I will also add that I am a proud Endowment Member of the NRA and hold most of their NRALE and NRA civilian certs and I will be the first to say that they are a good 20 years behind the curve. Great foundation, but still waay outdated. The NRA as THE primary trainer of LE instructors, it is painfully obvious why most LE is waaay behind the curve. Hell my last NRALE patrol rifle instructor course 2 years ago to update all my certs was the same damn material from 15 years ago. I have all of my manuals and the only thing to change has been the 3 ring binder colors and now they go with a bound spine manual.

ETA - I think the NRA and their instructor certs are a good thing, they are a great foundation for marksmanship and base shooting / manipulations, but by far they are some of the most basic certifications for modern firearms training.

mjkeat
11-07-2012, 14:38
Longstanding fundamental marksmanship techniques have not been replaced, nor have any new basic marksmanship techniques been adopted. All of the effective rifle marksmanship techniques discussed in this thread have been in both the US Army Basic Rifle Training program and the NRA Basic Rifle Course for over 100 years.


Some rifle handling techniques have changed to keep up with changes in how rifles are loaded. CBQ techniques have been used by our military since General Washington hand picked some men to take out the Hessians in the guard houses at Trenton. Free arm standing was not developed recently for CQB. It was developed for taking quick shots at game in heavily wooded areas and adapted for CQB over 200 years ago.

Fundamentals are great. We always fall back on them no matter what we do. They're the foundation from which we build. What I'm talking about is different.

------------

I think what we have here is exactly what SURF is talking about. At 34 I feel I am in a great position. Young enough to sponge up good material yet old enough to sift through the crap.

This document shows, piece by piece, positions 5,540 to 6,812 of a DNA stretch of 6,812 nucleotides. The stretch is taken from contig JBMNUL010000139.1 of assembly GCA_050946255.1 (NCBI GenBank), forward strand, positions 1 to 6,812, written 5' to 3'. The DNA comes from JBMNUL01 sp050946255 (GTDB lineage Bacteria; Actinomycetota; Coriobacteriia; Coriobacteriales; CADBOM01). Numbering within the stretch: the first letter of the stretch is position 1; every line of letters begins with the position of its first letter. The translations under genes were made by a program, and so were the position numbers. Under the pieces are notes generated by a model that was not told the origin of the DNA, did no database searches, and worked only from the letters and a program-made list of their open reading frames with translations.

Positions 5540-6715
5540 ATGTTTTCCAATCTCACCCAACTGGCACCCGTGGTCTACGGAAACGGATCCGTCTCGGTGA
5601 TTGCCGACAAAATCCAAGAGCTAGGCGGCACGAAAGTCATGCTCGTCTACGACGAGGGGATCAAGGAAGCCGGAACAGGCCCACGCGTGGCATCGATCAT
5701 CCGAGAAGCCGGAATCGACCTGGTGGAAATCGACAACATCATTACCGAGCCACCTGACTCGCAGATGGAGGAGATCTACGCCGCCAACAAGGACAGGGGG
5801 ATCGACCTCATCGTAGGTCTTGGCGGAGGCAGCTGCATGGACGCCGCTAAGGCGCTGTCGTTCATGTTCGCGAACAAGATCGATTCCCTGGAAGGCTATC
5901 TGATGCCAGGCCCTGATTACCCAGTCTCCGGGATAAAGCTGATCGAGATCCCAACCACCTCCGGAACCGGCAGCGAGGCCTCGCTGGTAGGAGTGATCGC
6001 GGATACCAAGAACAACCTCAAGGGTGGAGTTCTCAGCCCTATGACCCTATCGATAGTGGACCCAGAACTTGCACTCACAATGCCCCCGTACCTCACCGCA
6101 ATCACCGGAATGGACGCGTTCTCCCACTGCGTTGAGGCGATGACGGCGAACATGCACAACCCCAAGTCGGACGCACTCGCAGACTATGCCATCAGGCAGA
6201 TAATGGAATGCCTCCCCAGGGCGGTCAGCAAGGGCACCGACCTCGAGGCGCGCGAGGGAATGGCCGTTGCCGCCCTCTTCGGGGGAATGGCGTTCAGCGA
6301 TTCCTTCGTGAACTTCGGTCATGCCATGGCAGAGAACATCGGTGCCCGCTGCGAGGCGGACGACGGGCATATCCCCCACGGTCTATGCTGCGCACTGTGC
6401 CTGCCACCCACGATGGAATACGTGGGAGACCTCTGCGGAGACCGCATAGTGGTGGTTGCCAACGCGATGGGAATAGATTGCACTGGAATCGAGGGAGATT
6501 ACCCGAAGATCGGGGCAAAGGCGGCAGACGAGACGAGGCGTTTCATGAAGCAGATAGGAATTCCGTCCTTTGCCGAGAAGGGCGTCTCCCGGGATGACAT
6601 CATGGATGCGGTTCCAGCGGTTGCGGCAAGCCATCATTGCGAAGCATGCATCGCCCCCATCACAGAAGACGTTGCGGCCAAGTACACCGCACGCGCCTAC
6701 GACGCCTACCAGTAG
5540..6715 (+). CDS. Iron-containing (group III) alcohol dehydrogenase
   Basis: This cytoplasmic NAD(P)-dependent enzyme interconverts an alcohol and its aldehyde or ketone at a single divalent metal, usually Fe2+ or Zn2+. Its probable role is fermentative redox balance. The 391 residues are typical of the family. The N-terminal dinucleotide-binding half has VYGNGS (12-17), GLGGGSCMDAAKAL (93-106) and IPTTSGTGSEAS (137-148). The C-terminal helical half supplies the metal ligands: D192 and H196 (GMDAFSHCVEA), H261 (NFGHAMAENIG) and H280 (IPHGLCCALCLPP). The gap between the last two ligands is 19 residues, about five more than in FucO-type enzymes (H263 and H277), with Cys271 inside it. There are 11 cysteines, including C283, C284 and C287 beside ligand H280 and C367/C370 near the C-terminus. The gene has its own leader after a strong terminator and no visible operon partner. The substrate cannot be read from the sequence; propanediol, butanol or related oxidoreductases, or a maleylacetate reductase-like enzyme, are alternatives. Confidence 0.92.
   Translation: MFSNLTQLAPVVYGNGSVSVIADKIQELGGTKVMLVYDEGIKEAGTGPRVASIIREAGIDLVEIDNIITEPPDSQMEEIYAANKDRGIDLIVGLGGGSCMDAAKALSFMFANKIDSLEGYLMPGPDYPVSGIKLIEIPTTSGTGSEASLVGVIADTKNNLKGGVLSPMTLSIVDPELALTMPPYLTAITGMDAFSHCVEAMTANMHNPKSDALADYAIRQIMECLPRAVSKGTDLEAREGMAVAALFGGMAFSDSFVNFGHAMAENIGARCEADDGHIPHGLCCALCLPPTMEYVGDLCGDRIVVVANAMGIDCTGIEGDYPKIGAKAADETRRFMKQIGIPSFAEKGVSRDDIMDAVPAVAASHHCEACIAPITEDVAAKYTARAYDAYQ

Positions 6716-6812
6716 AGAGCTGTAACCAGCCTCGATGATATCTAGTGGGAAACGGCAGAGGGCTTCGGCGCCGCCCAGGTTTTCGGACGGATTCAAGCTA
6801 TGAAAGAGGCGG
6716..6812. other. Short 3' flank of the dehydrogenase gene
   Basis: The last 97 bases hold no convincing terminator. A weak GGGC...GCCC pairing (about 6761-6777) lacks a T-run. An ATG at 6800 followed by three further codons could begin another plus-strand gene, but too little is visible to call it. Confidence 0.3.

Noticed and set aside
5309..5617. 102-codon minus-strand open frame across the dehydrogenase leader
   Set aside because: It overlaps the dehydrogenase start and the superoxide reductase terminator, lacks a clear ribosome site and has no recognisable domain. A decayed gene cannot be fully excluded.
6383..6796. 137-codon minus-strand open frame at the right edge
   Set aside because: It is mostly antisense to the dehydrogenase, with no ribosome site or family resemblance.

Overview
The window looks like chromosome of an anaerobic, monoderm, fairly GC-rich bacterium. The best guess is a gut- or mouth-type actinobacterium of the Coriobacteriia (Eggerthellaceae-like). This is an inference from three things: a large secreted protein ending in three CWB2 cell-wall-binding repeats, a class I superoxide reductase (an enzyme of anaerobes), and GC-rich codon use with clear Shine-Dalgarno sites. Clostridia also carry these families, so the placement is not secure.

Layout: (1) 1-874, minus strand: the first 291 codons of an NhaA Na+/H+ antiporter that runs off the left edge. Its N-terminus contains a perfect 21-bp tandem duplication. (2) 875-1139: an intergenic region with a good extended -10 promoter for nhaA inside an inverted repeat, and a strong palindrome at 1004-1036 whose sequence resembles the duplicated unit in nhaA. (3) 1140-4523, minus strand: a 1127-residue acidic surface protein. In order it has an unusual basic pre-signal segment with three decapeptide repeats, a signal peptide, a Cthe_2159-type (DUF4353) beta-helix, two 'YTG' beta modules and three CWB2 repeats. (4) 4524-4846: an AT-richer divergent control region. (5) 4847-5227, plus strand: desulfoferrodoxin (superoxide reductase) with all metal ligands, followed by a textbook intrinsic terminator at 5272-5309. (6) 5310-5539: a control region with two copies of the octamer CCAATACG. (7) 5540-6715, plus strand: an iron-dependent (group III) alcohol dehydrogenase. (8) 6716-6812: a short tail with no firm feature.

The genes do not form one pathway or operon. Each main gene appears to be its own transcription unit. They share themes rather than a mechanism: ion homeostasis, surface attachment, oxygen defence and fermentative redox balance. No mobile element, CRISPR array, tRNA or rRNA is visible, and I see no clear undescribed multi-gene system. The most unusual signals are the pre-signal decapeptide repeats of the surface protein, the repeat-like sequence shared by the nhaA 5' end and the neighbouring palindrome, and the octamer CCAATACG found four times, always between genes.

Matthew Courtney
11-07-2012, 15:08
I will add that while basic fundamentals and basic principles and even base tactics, especially for large units remain the same. However there are many changes that occur with gear, equipment, firearms and TTP's. I have been OTJ for 23 years, and for the last 12 working and teaching at what I guess is considered an advanced level. I will say that much has changed in 23 years. Even in 12 years on the tactical side of things much has changed in all the areas I mention.

I will also add that I am a proud Endowment Member of the NRA and hold most of their NRALE and NRA civilian certs and I will be the first to say that they are a good 20 years behind the curve. Great foundation, but still waay outdated. The NRA as THE primary trainer of LE instructors, it is painfully obvious why most LE is waaay behind the curve. Hell my last NRALE patrol rifle instructor course 2 years ago to update all my certs was the same damn material from 15 years ago. I have all of my manuals and the only thing to change has been the 3 ring binder colors and now they go with a bound spine manual.

ETA - I think the NRA and their instructor certs are a good thing, they are a great foundation for marksmanship and base shooting / manipulations, but by far they are some of the most basic certifications for modern firearms training.

I have never met a private citizen who was not a veteran who was sufficiently grounded in the basics to take an advanced course.

Matthew Courtney
11-07-2012, 15:20
Fundamentals are great. We always fall back on them no matter what we do. They're the foundation from which we build. What I'm talking about is different.

------------